My oldest is in 6th grade, ruling the school as only 6th graders in elementary school know how. They’ve had a section on the medieval time period (yes, I successfully spelled medieval without the spellcheck!) which culminated in a great Medieval Feast this week. Every year I’ve seen the 6th graders come to school for their feast in actual medieval costuming. I’m talking serious costuming, not the homemade or Walmart kind.
My mom raised me in homemade costumes, and most of my kids’ costumes have been homemade as well. I’d like to say I’m creative that way, but really I’m just kinda cheap. I didn’t want to take the homemade route for Blake’s medieval feast, though. I mean seriously, my oldest will be in junior high next year! This feast will be one of his best memories from elementary school. So I surprised him and rented a really beautiful knight’s costume (from a wonderful shop owner who gave me a good discount since it was a school event).
Blake was also supposed to bring in a non-paper and non-plastic plate and cup. I was so excited to provide him with a metal Armatale platter and a stainless steel
adult beverage shaker goblet. I packed it in a brown cloth bag that I never use and sent him to the feast.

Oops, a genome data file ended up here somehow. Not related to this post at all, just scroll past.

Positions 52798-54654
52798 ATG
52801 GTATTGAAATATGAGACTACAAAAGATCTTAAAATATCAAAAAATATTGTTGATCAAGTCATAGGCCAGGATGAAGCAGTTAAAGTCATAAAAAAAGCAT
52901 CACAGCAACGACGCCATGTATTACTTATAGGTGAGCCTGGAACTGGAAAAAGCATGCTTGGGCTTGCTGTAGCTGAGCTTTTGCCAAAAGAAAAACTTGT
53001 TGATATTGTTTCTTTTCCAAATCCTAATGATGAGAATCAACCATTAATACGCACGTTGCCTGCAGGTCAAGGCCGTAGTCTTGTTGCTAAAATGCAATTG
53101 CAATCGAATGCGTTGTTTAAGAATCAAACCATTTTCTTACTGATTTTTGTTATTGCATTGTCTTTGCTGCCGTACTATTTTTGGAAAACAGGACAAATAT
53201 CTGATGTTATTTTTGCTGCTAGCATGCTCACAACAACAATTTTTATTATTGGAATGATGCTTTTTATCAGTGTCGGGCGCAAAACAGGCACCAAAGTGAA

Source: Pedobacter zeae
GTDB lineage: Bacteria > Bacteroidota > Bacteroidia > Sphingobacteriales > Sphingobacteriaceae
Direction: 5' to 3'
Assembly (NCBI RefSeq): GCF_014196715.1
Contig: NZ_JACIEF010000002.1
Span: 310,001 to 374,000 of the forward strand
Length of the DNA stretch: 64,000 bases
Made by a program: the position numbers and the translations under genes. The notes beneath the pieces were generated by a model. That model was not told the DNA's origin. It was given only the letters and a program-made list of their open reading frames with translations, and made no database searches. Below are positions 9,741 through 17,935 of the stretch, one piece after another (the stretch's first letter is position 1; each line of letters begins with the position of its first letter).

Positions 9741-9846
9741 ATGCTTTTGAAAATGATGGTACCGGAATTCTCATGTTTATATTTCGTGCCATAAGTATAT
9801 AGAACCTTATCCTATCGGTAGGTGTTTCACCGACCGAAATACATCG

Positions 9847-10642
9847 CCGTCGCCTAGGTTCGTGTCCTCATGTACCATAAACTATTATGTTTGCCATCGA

And I flirted with, but refrained from, giddiness all day, resisting unusual urges to pop in at the school and check things out.
When we picked Blake up from school, I was surprised at his less-than-enthusiastic response when I asked him how his day was. He handed me the bag of dinnerware as he said, “There was something weird in the bag, Mom.”
“What was it?” I asked.
“I don’t want to say,” he said.
Israel and I exchanged the typical parental glances you have all exchanged yourselves if you have children who know how to speak. I opened the bag up and saw the platter. I saw the goblet. It all looked fine so far. And then I moved them out of the way to dig deeper and found something rather strappy and made of fabric. I pulled it out, shook it a bit to untangle it, and then shoved it right back in again when I recognized the Victoria’s Secret logo etched into the thong waistband.
Israel and I started cracking up. I think it’s better for Blake’s recovery that way — you know, to laugh about it.
“I’m so sorry, Blake!” I told him. I swear I don’t remember ever using that bag before.
I encouraged Blake to talk about it. For therapy.
So here’s how it went down. He pulled his platter and goblet out of the bag, and out slipped the above-mentioned accompanying item.
“What’s this?” he said out loud and began to untangle said strappy item while his friends watched on, curious, until the nature of the formerly unrecognizable item became apparent. And then he shoved it back into the bag.
At least it wasn’t in any sort of showy pattern or color. And I think it’s better for him that there was less of it, rather than . . . more.
I think. . . ?
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Note: Today’s blog post is a response to the Carpool Queen’s Confession post and her question: “Because Iâ€™m all about
laughing ministering to the needs of others, what can you confess to and make everyone else feel better?”